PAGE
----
Pay Up

Friday’s US personal income and spending data showed headline and core PCE were largely in line in September, but a hot read on the employment cost index is likely to raise eyebrows.

Wages rose 1.5% from the previous quarter, the most ever. And it’s not close (figure below).

The data neatly encapsulates a number of familiar dynamics currently playing havoc with the US labor market, which remains something of a funhouse mirror, characterized by a record disparity between vacancies and hires and any number of other acute distortions.

As a reminder (which regular readers surely don’t need), JOLTS data for August (the most recent report) showed the quits rate reached a new record high.

Although copious editorializing is certainly possible, I’m not sure it’s necessary in this case. Employers are in largely uncharted territory. For the first time in decades, labor has leverage. And with demand still a semblance of robust (“peak growth” narratives notwithstanding), businesses are desperate to hire. That’s a recipe for rising employment costs. And that’s exactly what the Q3 ECI data reflect.

Just pick a number from the report. Any number will work. The figure (below) shows the YoY gain in total comp for private sector workers, for example.

That’s a record. As the BLS wrote, summarizing, “compensation cost increases for the 12-month period ending in September 2021 ranged from 3.2% for management, professional, and related occupations to 6.1% for service occupations.”

In leisure and hospitality, the gain was almost 7%. It was 8% in accommodations and food service.

This will feed the inflation narrative and could very well put the belly of the curve in jeopardy as concerns over the dreaded “spiral” permeate policymaker deliberations. “It speaks to the risk that inflation becomes self-perpetuating,” BMO’s US rates team said Friday.

From a market perspective, it could exacerbate margin jitters which, in turn, may bolster the “peak profits” talking point. Thankfully, at least two Democrats aren’t on board with squeezing America’s corporate “citizens” too hard.


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5 thoughts on “Pay Up

  1. The bond vigilantes sitting down in Palm Beach and Puerto Rico are enraged by this. They want the Fed to put a quick end to this nonsense. After all, there’s nothing like choking the economy to drive down the demand for labor!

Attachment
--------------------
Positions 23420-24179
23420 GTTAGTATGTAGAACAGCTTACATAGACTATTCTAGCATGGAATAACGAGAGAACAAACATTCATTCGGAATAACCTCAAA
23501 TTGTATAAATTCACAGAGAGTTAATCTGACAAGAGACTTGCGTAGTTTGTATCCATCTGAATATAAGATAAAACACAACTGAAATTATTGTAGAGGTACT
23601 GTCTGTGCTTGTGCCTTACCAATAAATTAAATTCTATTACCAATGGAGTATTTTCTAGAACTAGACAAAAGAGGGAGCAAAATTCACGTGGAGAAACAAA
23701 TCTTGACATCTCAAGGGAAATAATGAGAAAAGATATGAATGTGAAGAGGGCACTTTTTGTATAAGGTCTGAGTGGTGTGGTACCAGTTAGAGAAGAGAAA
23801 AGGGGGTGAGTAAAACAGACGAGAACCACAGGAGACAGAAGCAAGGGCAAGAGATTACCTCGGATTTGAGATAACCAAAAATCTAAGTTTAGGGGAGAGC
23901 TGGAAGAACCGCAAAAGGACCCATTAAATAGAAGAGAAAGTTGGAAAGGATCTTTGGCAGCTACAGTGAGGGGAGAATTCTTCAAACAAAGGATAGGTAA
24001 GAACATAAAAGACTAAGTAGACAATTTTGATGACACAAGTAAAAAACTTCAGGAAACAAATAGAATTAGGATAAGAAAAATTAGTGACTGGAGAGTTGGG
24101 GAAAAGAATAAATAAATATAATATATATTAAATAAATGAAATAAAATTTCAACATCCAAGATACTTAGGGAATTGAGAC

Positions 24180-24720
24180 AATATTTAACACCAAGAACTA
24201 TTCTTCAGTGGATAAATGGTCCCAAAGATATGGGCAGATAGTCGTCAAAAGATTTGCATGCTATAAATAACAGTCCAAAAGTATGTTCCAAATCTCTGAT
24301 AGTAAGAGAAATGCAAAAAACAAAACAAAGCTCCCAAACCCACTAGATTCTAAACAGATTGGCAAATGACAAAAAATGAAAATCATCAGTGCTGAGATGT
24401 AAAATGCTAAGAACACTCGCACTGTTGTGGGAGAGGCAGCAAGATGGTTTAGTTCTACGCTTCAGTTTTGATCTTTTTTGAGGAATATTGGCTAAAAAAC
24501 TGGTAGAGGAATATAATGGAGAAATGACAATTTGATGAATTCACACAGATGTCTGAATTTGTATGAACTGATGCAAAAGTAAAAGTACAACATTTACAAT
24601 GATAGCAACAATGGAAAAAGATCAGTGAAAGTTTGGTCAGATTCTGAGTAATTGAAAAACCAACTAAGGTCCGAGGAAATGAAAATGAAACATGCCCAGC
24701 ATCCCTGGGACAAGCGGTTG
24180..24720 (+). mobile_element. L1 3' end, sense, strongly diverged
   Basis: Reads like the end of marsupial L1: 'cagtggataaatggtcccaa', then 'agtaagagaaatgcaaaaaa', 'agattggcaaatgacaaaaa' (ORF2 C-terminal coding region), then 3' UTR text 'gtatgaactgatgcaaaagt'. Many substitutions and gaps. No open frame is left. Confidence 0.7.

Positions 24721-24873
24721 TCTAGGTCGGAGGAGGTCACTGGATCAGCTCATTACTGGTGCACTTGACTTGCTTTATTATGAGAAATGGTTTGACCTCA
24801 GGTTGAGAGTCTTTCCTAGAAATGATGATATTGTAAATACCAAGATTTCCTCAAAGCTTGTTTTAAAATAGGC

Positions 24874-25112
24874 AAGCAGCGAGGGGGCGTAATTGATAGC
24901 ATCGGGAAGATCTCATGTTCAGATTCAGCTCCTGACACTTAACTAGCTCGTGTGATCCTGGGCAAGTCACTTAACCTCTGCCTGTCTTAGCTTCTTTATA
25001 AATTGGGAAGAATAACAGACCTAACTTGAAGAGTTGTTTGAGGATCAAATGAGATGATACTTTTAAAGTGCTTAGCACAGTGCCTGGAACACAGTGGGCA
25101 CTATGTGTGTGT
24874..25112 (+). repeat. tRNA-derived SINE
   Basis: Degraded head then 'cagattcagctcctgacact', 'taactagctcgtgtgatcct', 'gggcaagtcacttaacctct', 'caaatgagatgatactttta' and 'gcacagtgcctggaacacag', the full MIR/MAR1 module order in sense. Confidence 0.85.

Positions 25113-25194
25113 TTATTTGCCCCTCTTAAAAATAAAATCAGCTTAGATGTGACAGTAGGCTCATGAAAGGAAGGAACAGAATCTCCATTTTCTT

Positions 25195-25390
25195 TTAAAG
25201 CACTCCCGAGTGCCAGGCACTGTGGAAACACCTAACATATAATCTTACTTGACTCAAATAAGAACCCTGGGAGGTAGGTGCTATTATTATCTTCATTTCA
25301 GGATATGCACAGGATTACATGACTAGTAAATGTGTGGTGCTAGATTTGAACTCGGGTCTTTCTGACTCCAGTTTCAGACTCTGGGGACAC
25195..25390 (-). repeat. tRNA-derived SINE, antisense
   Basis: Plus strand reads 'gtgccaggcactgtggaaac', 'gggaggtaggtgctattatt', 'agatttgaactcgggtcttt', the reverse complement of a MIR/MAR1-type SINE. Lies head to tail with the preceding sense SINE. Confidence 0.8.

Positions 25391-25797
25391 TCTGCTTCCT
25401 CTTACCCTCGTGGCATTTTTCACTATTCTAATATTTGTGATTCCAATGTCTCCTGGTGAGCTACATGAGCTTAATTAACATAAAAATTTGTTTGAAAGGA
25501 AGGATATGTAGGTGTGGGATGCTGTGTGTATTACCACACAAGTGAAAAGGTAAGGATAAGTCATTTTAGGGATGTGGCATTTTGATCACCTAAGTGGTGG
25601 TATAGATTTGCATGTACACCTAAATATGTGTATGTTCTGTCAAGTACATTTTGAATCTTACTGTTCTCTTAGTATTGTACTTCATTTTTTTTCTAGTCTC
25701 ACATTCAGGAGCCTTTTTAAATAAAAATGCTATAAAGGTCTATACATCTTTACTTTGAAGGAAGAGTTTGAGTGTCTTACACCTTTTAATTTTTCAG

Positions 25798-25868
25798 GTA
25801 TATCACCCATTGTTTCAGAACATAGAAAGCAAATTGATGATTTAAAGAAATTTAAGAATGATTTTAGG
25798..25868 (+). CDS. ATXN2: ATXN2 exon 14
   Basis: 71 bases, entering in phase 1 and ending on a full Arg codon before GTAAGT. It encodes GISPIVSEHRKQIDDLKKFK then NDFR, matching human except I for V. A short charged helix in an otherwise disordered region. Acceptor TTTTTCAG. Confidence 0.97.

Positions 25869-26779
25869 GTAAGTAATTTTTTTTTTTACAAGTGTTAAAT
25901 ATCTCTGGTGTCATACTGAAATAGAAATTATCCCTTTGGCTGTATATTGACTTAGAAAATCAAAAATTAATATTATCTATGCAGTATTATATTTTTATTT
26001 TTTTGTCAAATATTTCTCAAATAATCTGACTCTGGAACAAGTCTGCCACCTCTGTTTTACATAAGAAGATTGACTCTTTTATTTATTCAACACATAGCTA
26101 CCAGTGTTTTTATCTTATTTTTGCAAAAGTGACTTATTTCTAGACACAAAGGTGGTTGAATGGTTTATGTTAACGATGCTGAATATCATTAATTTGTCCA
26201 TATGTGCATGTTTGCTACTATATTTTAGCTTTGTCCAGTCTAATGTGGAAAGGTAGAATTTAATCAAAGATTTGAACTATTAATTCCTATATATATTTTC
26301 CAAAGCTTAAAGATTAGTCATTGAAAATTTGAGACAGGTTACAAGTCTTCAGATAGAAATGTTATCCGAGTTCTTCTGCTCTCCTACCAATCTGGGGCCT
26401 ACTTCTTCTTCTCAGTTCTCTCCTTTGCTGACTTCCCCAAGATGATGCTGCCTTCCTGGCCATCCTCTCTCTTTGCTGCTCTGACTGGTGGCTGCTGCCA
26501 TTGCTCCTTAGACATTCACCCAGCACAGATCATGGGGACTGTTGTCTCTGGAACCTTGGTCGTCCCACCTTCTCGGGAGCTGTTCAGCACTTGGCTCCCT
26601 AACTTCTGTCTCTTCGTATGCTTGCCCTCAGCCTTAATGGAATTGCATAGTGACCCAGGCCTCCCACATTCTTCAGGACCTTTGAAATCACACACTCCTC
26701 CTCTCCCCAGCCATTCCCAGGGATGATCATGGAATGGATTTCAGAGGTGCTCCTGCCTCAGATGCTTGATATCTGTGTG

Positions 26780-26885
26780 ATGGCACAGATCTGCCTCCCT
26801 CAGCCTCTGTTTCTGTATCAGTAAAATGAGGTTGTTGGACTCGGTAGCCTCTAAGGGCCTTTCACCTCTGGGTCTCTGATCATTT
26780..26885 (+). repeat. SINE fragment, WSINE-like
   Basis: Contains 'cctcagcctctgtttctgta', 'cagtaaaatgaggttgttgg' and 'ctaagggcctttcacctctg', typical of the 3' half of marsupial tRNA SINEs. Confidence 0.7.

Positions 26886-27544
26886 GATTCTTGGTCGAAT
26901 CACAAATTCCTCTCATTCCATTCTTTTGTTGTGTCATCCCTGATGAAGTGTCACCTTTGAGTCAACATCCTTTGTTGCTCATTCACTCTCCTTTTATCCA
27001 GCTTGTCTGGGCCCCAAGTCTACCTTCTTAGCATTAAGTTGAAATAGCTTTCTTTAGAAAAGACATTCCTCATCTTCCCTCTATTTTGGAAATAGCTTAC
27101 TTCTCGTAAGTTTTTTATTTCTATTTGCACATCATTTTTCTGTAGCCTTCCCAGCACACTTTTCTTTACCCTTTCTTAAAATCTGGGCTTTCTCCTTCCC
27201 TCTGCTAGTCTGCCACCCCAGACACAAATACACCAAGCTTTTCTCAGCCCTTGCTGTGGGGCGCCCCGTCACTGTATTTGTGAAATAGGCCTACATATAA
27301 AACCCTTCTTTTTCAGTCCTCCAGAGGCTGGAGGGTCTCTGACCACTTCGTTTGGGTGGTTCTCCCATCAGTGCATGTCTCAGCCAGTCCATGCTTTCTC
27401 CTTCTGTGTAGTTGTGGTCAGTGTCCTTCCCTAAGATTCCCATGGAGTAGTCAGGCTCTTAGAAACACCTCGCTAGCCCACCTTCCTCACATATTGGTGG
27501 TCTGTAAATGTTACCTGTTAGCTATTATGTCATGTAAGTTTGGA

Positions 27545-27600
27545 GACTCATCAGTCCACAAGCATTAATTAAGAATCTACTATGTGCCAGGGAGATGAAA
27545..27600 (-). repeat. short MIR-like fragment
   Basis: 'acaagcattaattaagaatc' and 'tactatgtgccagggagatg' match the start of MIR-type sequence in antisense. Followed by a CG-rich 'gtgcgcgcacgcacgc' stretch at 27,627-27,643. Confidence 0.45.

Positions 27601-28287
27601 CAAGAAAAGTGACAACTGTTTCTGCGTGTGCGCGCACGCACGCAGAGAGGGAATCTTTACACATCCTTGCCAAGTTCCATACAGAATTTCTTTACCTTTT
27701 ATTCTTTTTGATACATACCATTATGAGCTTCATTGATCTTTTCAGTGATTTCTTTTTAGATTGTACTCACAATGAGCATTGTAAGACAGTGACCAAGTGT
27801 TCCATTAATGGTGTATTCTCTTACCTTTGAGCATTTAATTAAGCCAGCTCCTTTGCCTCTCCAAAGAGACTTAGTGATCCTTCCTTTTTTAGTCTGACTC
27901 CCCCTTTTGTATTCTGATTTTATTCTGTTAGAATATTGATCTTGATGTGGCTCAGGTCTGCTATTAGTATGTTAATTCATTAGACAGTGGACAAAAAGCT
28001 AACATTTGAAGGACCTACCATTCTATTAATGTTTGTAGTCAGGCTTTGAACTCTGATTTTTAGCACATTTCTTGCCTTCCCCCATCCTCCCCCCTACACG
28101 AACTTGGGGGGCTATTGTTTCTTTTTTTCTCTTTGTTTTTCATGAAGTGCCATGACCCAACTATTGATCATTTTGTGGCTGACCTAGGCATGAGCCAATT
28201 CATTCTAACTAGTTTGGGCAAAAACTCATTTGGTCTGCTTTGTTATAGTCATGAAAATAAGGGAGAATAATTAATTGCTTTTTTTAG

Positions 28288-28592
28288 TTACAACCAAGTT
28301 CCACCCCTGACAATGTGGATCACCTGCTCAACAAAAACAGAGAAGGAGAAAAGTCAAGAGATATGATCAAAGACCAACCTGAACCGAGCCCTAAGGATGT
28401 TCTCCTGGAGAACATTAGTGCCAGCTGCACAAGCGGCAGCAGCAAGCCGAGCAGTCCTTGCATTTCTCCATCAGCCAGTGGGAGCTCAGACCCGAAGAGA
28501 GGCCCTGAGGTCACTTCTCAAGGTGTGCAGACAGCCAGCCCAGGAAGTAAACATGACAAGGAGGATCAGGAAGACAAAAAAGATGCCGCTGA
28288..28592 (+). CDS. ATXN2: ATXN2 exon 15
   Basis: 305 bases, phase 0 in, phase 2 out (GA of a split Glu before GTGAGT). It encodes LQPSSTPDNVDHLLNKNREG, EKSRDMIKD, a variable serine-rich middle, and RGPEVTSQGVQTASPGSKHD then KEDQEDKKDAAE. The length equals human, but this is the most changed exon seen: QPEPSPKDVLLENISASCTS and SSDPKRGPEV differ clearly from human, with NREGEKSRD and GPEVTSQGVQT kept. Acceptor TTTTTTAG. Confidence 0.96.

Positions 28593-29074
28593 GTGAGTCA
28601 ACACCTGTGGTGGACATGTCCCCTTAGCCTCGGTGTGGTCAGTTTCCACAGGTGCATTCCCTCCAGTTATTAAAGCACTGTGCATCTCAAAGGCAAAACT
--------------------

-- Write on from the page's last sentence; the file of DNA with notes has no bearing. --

2. Not being facetious I notice a shortage of Fries in that package on the artwork for this post. Point here is , Transitory inflation is not in the cards . I watch not amused as corporate America fights back gauging back every penny , for example removing .30 oz. from their latest batch of a name brand Soap which used to come in 5 oz bars just a few years ago. Toilet tissue , be sure to use double quantities because .. (you guess ).. Small retailers are also in the act and none of this has a reverse gear. The Fed well if they let the inflation run longer than they should will do the same , which is monetize more debt . Really easy to see where this goes but still not sure what might be the game plan..

  3. Sung to You were gone

    *We got a 5.9% COLA, 5600 bucks a year
    The Medicare premiums went up quite a bit
    But then LTC premiums skyrocketed bigly
    Homeowner’s insurance and taxes went up too

    Where, where, are you tonight?
    Why did you leave me here with no dough?
    I searched the world over,
    And thought I found more bucks
    We got a COLA and
    Phht! it was gone.*

  4. Are Manchin and Sinema Democrats? Cannot decide whether they are speaking for a handfull of moderates or whether they might some day prefer to become Independents, They must feel a personal cost to their Democrats to be holding up the Biden agenda, but if they are of this conviction, maybe they would be better off leaving the party. They are certainly not Republicans, particuarly Sinema, but even if you look at Manchin voting record, it does not scream GOP.

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